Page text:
By Herb Keinon and Greer Fay Cashman, February 18, 2002
Using uncompromising language towards Palestinian Authority Chairman Yasser
Arafat rarely heard in public by a foreign leader, visiting Czech Prime Minister
Milos Zeman said Israel must absolutely not compromise with terrorists.
Drawing on Czechoslovakia’s experience during World War II, when the allies
sought to appease Germany by sacrificing the Czech Sudetenland to Hitler,
“You cannot negotiate with terrorists because the single response of
terrorists for fulfilling their demands is blackmail – new demands, nothing more.”
“This was our experience with the regime of Adolph Hitler,” Zeman said. “In
1936 he could have been defeated by two French divisions during the
occupation of the Rhineland, and there was no courage by democratic countries
because of the appeasement policy. I wonder whether there is no repetition of
this danger of appeasement, the willingness for compromises which leads to
Zeman, on a two-day visit here as the head of a large Czech delegation
including government and business leaders, made his comments at a press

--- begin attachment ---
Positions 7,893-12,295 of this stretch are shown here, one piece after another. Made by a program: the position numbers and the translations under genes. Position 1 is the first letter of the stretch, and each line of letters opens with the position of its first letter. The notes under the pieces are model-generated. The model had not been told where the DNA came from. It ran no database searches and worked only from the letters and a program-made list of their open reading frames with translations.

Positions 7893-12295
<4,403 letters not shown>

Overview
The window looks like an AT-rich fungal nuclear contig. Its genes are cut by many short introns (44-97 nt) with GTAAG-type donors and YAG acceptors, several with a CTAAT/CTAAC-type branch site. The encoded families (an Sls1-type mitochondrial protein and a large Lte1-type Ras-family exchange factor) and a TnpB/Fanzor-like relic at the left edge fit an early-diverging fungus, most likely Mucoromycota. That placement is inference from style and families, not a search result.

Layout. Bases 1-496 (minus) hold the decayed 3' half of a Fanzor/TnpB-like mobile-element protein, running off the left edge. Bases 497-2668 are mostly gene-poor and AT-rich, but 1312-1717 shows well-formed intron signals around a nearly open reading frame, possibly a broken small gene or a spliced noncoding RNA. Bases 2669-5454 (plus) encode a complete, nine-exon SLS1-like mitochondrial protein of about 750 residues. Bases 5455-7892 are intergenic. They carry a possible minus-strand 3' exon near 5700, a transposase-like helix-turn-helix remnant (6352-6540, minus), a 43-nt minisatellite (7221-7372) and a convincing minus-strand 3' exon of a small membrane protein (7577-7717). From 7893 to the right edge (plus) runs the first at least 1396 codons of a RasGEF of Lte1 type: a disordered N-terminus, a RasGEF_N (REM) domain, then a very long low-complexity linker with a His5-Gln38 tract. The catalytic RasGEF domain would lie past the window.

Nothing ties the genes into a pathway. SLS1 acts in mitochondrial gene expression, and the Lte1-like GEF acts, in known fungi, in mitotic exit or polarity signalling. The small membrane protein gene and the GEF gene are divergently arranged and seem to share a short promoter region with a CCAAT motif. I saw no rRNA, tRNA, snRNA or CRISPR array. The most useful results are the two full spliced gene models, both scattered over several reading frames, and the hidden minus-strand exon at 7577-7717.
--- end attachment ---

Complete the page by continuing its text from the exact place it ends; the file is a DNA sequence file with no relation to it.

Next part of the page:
conference after meeting Foreign Minister Shimon Peres.
Zeman said Israel should negotiate with political opponents, but “cannot
negotiate with people who kill civilians for political purposes.” Zeman said the
only way to deal with terrorists is to fight them.
Asked specifically if Israel should negotiate with Arafat, or whether he is a
terrorist, the Czech prime minister said, “Any political leader who tolerates
political terrorism as a legitimate tool for his political campaign – is a terrorist.
“You know the English expression – if it looks like a duck, walks like a duck,
tastes like a duck – then it is a duck,” he said.
Zeman had a similar message for President Moshe Katsav as well.
Following his meeting with Katsav, Zeman told reporters terrorism is a
worldwide problem that requires a complex approach to fight.
Zeman told Katsav he had come to Israel to demonstrate the Czech Republic’s
solidarity with Israel’s ongoing battle against terrorism, which, he said, is not
the challenge of any one nation.
Katsav told Zeman it was intolerable that Iran, a nation which routinely
threatens Israel’s existence, remains a member of the United Nations, or that
Syria, which provides a haven for at least 10 known terrorist organizations, is a
member of the UN Security Council.
Following the meeting with Zeman, Katsav said he was gratified there are
statesmen who understand the complexities of the conflict and know how to
approach it. If all European leaders shared Zeman’s attitude, Katsav said, there
would be a dramatic decrease in terrorism.